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|Publisher:||No Starch Press|
|Product dimensions:||7.00(w) x 9.20(h) x 1.00(d)|
About the Author
Allan Bedford is a lifelong LEGO fan and builder whose most ambitious model is a 5,000-piece replica of Toronto's famed CN Tower. An avid photographer, Bedford spends his time chronicling the streets and people of his adopted hometown, Toronto.
Read an Excerpt
LEGO bricks have been engaging builders, both young and old, for decades. However, during this time, surprisingly little has been written about this unique building system and its many uses. True, a number of "idea books" have offered building instructions for a variety of projects, and thousands of printed instructions have accompanied the enormous range of products released over the years. In most cases, however, these instructions were only for one or two finished models. In recent years, books and articles have been written that supply information about LEGO robotics, virtual computer-aided designs, and even about the LEGO company and its many facets. Up to this point, a book that addresses the system itself and its greatest function-building LEGO models-has been missing from this list.
This book fills that gap by offering a broad spectrum of topics all connected by the thread of building real models with actual plastic bricks. Most chapters present best practices, tips, and techniques that you can apply to almost any building project. Woven together with these ideas is background information on such subjects as architecture, design, engineering, color theory, and so on.
I hope that this book will serve LEGO builders who are prepared to move beyond the instructions supplied with official sets and who are ready to begin making their own original models. My target audience may include younger builders who are working on their own or parents who are working alongside their children. Adult builders returning to the hobby may also find useful information they can use to refresh techniques long forgotten or perhaps develop those they never had as a young person.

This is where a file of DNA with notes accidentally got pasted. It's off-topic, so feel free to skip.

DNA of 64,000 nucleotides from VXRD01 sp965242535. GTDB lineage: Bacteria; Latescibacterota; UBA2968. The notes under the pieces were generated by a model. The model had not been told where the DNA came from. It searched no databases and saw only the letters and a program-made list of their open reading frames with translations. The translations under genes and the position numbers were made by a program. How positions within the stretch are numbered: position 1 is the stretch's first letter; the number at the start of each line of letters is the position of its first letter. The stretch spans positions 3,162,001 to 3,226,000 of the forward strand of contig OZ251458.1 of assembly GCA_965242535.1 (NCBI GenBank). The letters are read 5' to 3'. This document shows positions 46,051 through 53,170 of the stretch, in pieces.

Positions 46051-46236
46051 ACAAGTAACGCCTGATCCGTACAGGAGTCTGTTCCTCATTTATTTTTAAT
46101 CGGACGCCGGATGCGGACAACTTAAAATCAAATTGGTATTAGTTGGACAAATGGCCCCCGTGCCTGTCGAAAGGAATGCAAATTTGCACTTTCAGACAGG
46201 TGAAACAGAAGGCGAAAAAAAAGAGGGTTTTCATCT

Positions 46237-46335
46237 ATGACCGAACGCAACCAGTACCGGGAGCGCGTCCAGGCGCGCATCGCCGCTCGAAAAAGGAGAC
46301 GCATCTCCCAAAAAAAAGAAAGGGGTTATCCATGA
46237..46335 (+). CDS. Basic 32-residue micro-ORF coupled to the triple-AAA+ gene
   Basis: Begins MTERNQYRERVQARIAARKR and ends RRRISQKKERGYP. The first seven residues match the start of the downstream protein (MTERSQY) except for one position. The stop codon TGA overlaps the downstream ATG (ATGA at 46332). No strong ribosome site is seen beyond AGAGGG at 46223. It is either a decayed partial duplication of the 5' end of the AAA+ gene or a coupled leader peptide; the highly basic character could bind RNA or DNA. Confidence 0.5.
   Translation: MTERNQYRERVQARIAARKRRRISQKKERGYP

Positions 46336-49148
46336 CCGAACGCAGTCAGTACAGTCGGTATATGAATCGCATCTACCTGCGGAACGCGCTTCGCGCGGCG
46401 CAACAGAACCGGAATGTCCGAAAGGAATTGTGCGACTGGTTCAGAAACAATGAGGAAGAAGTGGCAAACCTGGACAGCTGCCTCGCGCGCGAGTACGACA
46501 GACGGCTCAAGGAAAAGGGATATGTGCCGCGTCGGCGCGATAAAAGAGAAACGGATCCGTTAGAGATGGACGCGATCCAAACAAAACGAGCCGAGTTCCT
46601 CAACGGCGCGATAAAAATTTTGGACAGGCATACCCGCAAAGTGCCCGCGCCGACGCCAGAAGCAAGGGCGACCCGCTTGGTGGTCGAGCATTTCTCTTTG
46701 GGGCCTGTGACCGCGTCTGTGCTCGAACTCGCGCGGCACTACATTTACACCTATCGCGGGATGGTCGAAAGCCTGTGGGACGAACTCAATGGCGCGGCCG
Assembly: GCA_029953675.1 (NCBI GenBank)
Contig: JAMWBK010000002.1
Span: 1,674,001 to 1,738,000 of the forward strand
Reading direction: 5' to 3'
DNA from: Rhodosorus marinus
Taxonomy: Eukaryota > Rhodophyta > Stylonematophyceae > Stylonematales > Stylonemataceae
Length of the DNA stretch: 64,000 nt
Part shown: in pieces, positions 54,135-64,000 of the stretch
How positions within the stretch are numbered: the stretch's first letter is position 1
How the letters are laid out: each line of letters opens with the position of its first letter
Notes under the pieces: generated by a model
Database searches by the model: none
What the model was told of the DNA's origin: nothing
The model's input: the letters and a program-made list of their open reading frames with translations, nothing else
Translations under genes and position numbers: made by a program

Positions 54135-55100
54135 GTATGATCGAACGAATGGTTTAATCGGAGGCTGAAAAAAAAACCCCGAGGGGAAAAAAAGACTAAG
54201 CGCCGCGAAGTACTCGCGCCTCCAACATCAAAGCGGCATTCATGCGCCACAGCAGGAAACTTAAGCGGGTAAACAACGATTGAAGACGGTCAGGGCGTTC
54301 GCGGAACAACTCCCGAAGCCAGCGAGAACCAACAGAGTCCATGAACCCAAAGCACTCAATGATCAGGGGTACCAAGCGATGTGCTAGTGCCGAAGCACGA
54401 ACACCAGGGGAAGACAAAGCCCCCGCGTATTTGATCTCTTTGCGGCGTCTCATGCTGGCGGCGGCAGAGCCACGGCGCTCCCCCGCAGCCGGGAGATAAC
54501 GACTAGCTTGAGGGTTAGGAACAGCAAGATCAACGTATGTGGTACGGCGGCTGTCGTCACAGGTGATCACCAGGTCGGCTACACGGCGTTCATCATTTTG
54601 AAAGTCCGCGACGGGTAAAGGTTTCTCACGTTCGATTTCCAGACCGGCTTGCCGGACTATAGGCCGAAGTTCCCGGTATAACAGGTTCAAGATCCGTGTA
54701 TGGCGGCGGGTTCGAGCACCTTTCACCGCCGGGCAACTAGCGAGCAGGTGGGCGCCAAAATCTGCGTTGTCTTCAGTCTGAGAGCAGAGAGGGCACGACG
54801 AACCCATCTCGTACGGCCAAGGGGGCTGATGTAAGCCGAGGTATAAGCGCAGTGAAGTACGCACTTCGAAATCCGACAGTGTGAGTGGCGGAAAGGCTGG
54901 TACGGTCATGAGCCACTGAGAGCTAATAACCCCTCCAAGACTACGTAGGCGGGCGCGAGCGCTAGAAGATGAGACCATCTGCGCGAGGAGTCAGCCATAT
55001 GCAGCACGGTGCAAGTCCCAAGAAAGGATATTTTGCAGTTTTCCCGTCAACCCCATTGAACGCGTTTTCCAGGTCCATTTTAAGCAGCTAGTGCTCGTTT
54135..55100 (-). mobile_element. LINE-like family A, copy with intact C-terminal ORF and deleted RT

I round out the book with a unique feature that I hope helps builders of all skill levels see the LEGO system at a glance. The Brickopedia (Appendix A) is a graphical reference tool that presents the most common and most reusable elements from available LEGO pieces. Although it does not contain an entry for every single piece ever produced, it does thoroughly examine the LEGO bricks, plates, slopes, and other elements that best define the highly flexible nature of this building system. I have categorized the Brickopedia using some traditional techniques but also using some newly defined criteria and classifications. I set this up intending that you use it as a stand-alone tool; therefore, it does not require a computer or Internet access to be useful.
So sit down with a bunch of LEGO bricks and get ready to build!
Table of Contents
What the LEGO Community is Saying about the Unofficial LEGO Builder’s Guide;
Chapter 1: The LEGO System: Endless Possibilities;
1.1 A Brick Vocabulary;
1.2 Precision, Geometry, and Color;
1.3 Review: The LEGO System;
Chapter 2: Back to Basics: Tips and Techniques;
2.1 Decisions, Decisions: The Best Ways to Connect Bricks;
2.2 Building Walls;
2.3 Bracing: Unseen but Not Forgotten;
2.4 Review: Basic Building Principles;
Chapter 3: Minifig Scale: Oh, What a Wonderful Minifig World It Is!;
3.1 Scale: It’s All Relative;
3.2 From the Ground Up: Creating a Minifig-Scale Building;
3.3 Substitution: When Other Parts Will Do;
3.4 Review: Building Techniques and Alternatives;
Chapter 4: Miniland Scale: The Whole World in Miniature;
4.1 Miniland Scale: Bigger but Still Small;
4.2 Creating a Basic Miniland Figure;
4.3 The Best Bits: Useful Pieces for Miniland People;
4.4 Basic Miniland Figure;
4.5 Miniland Buildings;
4.6 Review: Miniland Scale, Big Possibilities;
Chapter 5: Jumbo Elements: Building Bigger Bricks;
5.1 Scaling Up: How It’s Done;
5.2 Other Scales: What Scales Work, and Why;
5.3 Review: Jumbo Bricks Are Just the Start;
Chapter 6: Microscale Building: More Than Meets the Eye;